And finally, power outages. In summer, in conditions of high humidity and tropical heat, it is especially difficult to live without ventilation of the premises, and the products that people managed to buy after standing in line for an hour in the store, deteriorate in a refrigerator that has not been working for a long time. According to information from social networks, the protests that became the catalyst for mass demonstrations in the city of San Antonio de los Baños south of Havana began, among other things, due to a prolonged power outage. The authorities do understand the exceptional importance of this issue — this was the first matter the president touched upon in his address to the nation, promising to establish electricity supply.
The factor of mass blackouts has entered the minds of Cubans since the 90s of the last century, when electricity could not be available for eight or more hours a day. And it was in 1994, at the height of the economic crisis after the collapse of the socialist regime, that anti-government demonstrations took place on the Malecon embankment in the area of Central Havana municipality. Then the problem of protests was solved with the direct participation of Fidel Castro, but since then, when any planned power outages occurred, there is always electricity in Central Havana.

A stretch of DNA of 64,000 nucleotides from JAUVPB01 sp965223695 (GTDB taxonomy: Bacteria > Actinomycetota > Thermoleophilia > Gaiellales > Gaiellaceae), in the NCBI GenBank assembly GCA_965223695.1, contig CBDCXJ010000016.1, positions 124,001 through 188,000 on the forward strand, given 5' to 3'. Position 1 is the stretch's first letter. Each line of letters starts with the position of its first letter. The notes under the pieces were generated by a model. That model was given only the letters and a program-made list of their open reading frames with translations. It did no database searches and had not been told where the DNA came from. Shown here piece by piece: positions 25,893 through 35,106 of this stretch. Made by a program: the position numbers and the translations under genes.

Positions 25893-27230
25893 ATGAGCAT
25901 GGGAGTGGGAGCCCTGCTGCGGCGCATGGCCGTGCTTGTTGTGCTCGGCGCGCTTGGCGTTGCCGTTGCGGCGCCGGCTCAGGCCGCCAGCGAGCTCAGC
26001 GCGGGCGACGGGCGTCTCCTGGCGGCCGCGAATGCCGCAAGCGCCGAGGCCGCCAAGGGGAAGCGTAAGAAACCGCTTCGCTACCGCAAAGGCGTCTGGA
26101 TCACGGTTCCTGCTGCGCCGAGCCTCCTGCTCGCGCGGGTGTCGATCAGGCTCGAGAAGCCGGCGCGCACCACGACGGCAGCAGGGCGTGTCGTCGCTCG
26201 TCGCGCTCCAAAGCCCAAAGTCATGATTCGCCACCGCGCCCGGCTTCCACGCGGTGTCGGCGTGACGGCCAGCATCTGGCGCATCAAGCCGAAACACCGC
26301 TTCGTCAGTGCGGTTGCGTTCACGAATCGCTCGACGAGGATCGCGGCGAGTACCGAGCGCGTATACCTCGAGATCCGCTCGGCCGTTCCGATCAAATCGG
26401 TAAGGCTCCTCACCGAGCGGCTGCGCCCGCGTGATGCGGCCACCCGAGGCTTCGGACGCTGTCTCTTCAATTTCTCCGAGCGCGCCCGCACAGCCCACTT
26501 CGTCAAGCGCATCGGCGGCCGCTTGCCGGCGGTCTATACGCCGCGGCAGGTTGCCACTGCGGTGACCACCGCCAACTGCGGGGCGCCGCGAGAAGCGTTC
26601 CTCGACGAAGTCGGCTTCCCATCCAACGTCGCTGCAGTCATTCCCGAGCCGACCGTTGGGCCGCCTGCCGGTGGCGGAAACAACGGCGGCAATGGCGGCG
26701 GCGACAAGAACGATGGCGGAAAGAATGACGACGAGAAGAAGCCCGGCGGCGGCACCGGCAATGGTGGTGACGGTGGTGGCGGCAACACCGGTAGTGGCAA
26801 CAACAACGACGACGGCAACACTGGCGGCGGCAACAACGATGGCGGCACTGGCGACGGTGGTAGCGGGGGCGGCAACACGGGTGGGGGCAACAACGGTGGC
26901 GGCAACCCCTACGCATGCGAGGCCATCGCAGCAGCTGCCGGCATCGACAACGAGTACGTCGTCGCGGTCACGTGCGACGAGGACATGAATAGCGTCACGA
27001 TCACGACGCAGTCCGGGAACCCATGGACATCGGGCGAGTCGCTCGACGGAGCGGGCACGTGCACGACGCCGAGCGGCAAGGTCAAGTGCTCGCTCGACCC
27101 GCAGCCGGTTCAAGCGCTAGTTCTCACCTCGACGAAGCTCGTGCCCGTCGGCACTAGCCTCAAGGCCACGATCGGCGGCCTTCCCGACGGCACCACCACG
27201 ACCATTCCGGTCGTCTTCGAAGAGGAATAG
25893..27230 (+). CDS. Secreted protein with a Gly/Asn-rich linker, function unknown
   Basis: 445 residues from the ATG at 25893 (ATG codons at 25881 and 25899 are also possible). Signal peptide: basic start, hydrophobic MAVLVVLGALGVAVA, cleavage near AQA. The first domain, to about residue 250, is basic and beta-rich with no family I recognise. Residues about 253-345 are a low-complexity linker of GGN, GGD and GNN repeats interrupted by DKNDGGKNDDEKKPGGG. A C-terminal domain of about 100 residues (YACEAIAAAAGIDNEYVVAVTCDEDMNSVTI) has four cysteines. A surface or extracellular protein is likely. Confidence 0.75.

Given that all these difficulties are the realities of any region of the Caribbean country, the information about open protests quickly spreading on social networks played the role of a match thrown in a haystack. The illusion "we can do anything" created on the Internet prompted many protesters to take more radical actions, such as throwing stones at the police, overturning patrol cars and smashing shop windows, which is symbolic, of foreign exchange shops with the subsequent removal of everything inside.
One way or another, one more problem has been added to the large number of problems the leadership of the island is facing - the fact of open demonstrations by opponents of the current course in several cities at once. It would be naive to believe that one would attempt such rallies again, whoever this is.